A spectator whose eyeball exploded when she was struck by a golf ball at the Ryder Cup has said she could have been killed.
Corine Remande was hit in the eye when a stray tee shot veered into the crowd on the opening day of the tournament.
It left her blind in her right eye.
She claimed there was no warning that the ball had flown off the course after the tee shot from American Brooks Koepka.
The 49-year-old blamed organisers for the shocking incident and said she could have died if the ball hit the side of her head.
Ms Remande told BBC Sport: “For me, it’s finished. I could not speak with you.
She added: “I hope that with this terrible accident to improve this kind of safety for the public.”
“The doctor said immediately to my husband that it was a very big explosion in my eye and it was impossible for me now to see again with this eye.
“I don’t know how to live with only one eye. I like walking, sport, going to the gym and playing golf.”
Mrs Remande is reportedly planning legal action against Ryder Cup organisers, saying course officials did not give adequate warnings.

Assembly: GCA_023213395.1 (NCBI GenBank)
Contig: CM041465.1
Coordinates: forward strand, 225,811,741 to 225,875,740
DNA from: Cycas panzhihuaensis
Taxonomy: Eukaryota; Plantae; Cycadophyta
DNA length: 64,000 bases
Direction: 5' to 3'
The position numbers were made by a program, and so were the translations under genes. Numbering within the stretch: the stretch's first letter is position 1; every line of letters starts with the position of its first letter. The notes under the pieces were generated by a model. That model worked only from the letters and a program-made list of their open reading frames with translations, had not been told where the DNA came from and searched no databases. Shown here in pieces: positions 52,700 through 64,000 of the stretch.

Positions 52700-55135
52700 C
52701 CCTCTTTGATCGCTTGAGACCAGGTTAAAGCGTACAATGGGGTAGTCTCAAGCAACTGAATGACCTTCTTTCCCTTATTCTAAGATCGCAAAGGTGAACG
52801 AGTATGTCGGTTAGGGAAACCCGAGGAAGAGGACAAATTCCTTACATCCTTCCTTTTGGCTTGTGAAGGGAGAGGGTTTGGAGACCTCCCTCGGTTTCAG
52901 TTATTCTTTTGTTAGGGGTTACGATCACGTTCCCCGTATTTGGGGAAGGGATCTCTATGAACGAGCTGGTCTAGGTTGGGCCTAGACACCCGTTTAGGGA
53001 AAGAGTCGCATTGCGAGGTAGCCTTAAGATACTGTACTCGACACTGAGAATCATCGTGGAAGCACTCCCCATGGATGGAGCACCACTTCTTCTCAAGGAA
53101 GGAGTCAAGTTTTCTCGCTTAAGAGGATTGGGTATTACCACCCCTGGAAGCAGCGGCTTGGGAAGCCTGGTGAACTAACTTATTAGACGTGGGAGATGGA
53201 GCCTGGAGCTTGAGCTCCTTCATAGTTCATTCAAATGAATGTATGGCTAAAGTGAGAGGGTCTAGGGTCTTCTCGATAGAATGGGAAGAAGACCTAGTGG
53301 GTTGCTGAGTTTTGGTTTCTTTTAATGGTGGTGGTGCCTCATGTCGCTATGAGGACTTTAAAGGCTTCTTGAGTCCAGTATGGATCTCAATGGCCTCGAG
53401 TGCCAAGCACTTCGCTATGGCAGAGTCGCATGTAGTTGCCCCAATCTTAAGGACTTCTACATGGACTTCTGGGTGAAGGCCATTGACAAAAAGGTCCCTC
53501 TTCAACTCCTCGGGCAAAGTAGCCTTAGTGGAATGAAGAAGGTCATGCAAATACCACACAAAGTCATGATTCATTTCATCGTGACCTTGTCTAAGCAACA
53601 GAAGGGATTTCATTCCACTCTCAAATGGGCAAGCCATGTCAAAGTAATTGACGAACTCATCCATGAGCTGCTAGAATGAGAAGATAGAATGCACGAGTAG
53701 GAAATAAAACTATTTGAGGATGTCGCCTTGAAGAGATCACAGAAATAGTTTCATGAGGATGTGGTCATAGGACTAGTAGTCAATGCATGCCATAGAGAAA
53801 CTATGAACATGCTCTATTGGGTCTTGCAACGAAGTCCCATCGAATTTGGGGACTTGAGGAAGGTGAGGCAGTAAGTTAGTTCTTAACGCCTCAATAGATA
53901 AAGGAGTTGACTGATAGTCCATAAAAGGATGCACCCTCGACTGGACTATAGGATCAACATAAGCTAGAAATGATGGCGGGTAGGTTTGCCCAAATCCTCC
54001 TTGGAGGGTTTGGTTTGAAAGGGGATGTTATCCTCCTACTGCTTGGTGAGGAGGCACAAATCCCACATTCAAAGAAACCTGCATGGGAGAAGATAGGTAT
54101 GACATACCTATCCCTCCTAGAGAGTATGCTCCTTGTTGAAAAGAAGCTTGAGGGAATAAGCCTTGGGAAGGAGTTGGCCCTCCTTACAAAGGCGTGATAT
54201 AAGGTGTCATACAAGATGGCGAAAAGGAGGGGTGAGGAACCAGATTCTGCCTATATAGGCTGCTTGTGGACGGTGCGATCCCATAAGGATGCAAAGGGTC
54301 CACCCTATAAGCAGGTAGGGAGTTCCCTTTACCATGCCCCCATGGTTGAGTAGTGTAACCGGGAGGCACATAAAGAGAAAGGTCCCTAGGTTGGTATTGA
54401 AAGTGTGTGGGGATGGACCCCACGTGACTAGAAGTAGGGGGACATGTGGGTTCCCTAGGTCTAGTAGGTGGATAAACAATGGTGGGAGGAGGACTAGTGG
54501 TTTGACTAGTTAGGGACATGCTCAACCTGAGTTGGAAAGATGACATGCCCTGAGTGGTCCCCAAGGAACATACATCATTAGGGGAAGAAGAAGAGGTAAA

Koepka said in a statement on Twitter that he was “deeply hurt and saddened” by the incident.
He also addressed what happened in a press conference on Wednesday, saying he was “torn up about it”.
“Yesterday was probably one of the worst days of my life,” Koepka said.
“I haven’t had too many tragedies in my personal family where there’s been a loss or any kind of tragic accident so I’ve been lucky in that sense.
“I wasn’t told until I got to the course – I’m not the biggest person on social media – so when I got here and had about seven missed calls and 25 text messages I was like, ‘What’s going on?’.
“Then I was told the news and obviously I am really heartbroken. My stomach sank.”
He added: “It’s sad and I really am torn up about it.”
In Koepka’s statement on Twitter, the reigning US Open and US PGA champion said he was “heartbroken”.
He said he had been in contact with Remande’s family to offer his “heartfelt sympathy”.
The European Tour has said it will offer her “support for as long as necessary”.
A Ryder Cup spokesperson added: “Ball strikes are an occasional hazard for spectators, but this kind of incident is extremely rare.
“We can confirm that ‘fore’ was shouted several times, but also appreciate how hard it can be to know when and where every ball is struck if you are in the crowd.
“We are hugely sympathetic and will do everything we can to support the spectator, insofar as that is possible under very difficult circumstances.”
Europe captain Thomas Bjorn said: “It’s terrible, it’s a freak accident that’s happened, and all our thoughts are with her.”